• [0015]
    Still another aspect of a solar cell system is the physical structure of the semiconductor material constituting the solar cell. Solar cells are often fabricated in vertical, multijunction structures, and disposed in horizontal arrays, with the individual solar cells connected together in an electrical series. The shape and structure of an array, as well as the number of cells it contains, are determined in part by the desired output voltage and current. One type of multijunction structure useful in the design according to the present invention is the inverted metamorphic solar cell structures, such as described in U.S. Pat. No. 6,951,819, M. W. Wanless et al, Lattice Mismatched Approaches for High Performance, III-V Photovoltaic Energy Converters (Conference Proceedings of the 31.sup.st IEEE Photovoltaic Specialists Conference, Jan. 3-7, 2005, IEEE Press, 2005) and U.S. patent application Ser. No. 11/445,793 of the present assignee, filed Jun. 2, 2006, and herein incorporated by reference
  • SUMMARY OF THE INVENTION 1. Objects of the Invention
  • [0016]
    It is an object of the present invention to provide an improved multijunction solar cell.
  • [0017]
    It is still another object of the invention to provide a solar cell as a thin, flexible film that conforms to a non-planar support.
  • [0018]
    It is still another object of the invention to provide a solar cell as a thin, flexible film that conforms to the non-planar support of a heat spreader.
  • [0019]
    It is still another object of the invention to provide a solar cell as a thin, flexible film that conforms to the non-planar image plane of a solar concentrator.
  • [0020]
    It is still another object of the invention to provide a III-V semiconductor solar cell with a reflective or refractive solar concentrator for terrestrial power applications.
  • [0021]
    It is still another object of the invention to provide a III-V semiconductor solar cell with a solar tracker for terrestrial power applications.
  • [0022]
    Some implementations or embodiments of the invention may achieve fewer than all of the foregoing objects.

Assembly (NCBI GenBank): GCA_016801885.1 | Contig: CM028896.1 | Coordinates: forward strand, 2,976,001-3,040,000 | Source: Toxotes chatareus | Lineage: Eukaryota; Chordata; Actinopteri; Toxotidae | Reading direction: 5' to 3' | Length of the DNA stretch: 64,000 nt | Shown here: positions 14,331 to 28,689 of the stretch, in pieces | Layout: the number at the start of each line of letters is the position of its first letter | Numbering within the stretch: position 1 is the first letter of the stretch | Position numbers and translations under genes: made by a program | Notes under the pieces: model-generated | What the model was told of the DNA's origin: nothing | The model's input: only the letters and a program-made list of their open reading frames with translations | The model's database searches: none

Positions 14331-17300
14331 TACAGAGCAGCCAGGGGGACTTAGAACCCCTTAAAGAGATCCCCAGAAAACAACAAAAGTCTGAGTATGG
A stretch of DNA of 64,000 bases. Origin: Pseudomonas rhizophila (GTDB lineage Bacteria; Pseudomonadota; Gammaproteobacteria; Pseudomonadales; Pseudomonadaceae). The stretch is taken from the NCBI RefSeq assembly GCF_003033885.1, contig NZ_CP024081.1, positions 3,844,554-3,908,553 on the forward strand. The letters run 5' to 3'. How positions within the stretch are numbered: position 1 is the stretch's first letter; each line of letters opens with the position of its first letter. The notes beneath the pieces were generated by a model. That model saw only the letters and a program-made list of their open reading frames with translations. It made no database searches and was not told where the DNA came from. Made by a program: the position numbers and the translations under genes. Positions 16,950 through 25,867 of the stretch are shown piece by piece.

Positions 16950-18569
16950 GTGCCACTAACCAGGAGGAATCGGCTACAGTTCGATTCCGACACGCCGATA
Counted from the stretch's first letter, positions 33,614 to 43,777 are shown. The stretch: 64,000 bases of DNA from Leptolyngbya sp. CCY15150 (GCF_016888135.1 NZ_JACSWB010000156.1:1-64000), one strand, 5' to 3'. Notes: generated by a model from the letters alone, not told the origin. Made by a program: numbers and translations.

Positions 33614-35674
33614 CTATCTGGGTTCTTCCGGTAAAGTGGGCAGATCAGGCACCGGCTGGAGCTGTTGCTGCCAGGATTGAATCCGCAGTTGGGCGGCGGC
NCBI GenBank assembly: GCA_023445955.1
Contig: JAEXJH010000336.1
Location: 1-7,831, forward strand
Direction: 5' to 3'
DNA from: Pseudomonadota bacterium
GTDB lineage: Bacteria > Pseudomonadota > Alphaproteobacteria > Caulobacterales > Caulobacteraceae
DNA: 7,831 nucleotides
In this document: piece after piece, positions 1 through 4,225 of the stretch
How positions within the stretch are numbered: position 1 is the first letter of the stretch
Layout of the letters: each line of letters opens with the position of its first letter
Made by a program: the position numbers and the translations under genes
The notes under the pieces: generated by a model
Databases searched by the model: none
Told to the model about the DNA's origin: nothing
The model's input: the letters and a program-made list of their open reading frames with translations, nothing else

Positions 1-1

• 2. Features of the Invention
  • [0023]
    Briefly, and in general terms, the invention provides a system for generating electrical power form solar radiation utilizing a III-V compound semiconductor solar cell, a concentrator for focusing sunlight on the solar cell, a solar tracker coupled to said concentrator so as to align the concentrator with the rays of the sun as the sun traverses the sky so that the sunlight is focused on the solar cell, a heat spreader connected to said solar cell for cooling said cell, and an electrical circuit connected to the solar cell for transferring electrical energy from the cell.
  • [0024]
    In another aspect, the present invention provides a thin, flexible solar cell including a semiconductor body including a first solar subcell having a first band gap; a second solar subcell disposed over the first subcell and having a second band gap smaller than the first band gap; and a grading interlayer disposed over the second subcell, the interlayer having a third band gap larger than the second band gap, and a third solar subcell disposed over the grading interlayer such that the third solar subcell is lattice mismatched with respect to the second subcell and the third subcell has a fourth band gap smaller than the third band gap, and a support for mounting the solar cell in a non-planar configuration so as to capture the sunlight in a concentrator.